Ryan Schreiber - Pitchfork Media 1998
Remember the early 1990s when alternative rock still had a soul? Juliana Hatfield, the Pixies, Dinosaur Jr, Jane's Addiction, Pavement, and naturally, the Lemonheads were the bands of the moment, and you were goddamned cool if you listened to 'em. They were days when your local modern rock station (if you had one at all) possessed actual credibility and played stuff you were genuinely interested in. Of course, nothing lasts forever; that lovable, indefinable genre was quickly transformed into "grunge," and its twangy, chorused life force was sucked dry by the corporate behemoth. That's when we came up with "indie cred." And at the time, the Lemonheads had scads of it.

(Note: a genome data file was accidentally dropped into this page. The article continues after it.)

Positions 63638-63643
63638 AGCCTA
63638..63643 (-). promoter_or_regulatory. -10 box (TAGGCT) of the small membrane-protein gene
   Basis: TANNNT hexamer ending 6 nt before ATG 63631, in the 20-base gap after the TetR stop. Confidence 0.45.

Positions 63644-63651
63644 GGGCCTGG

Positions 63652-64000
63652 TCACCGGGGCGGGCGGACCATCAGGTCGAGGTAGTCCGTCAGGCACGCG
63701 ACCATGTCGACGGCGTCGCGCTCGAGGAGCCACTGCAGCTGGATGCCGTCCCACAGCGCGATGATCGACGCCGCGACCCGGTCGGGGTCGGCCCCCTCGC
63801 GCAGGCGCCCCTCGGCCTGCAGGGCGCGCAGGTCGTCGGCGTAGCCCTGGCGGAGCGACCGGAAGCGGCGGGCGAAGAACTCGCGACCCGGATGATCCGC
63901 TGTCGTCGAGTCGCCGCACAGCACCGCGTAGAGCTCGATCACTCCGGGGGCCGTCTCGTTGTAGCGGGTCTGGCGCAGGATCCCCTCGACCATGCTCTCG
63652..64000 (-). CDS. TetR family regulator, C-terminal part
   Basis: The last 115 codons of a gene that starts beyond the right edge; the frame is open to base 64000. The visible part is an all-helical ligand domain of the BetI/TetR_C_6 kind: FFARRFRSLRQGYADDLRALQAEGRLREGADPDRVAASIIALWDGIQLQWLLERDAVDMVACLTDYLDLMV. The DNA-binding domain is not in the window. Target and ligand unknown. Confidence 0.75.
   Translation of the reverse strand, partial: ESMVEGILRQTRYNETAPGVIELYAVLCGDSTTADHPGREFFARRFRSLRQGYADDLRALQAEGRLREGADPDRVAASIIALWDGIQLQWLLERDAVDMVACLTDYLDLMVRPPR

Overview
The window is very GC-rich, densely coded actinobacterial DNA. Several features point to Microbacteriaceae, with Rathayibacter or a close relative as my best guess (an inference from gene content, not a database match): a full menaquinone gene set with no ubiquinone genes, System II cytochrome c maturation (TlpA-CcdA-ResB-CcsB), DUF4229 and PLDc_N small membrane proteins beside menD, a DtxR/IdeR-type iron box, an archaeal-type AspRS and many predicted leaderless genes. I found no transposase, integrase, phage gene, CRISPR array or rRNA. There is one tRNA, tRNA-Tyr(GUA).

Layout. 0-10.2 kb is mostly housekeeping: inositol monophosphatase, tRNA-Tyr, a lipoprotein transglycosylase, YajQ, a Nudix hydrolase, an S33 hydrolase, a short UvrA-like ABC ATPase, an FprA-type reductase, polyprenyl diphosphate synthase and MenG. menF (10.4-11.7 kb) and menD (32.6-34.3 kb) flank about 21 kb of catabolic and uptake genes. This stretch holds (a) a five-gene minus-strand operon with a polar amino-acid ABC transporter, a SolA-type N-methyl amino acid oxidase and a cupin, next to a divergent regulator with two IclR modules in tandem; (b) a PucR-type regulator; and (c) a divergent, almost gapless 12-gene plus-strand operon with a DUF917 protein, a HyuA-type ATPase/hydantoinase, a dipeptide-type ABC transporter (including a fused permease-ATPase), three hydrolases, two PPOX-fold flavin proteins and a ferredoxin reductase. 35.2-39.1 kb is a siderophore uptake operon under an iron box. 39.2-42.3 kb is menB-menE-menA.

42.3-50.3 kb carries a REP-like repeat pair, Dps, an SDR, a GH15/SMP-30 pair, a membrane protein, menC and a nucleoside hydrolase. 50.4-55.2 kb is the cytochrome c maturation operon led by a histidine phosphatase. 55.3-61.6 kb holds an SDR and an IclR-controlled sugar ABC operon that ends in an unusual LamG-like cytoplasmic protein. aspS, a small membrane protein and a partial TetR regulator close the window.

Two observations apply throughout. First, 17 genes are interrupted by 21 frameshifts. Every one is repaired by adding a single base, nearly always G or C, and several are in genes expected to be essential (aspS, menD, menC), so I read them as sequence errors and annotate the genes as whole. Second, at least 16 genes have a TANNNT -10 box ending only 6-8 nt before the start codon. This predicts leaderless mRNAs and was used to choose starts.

The band's first few albums, released on seminal alternative label Taang! Records, were closer to hard- edged pop- punk (a la Hüsker Dü and the Replacements), but once the band signed to Atlantic, they started to soften up considerably. That was fine by us alternative rock fans, though-- they were merely trading lo-fi guitars for beautiful, shimmering pop. Their Atlantic debut, Lovey, proved decent enough; it spawned their classic "Ride With Me" and the unforgettable "Stove." But the album was a serious period of transistion for Dando & Co, and thus, a bit lackluster. The big payoff, of course, came with 1992's blissful It's A Shame About Ray.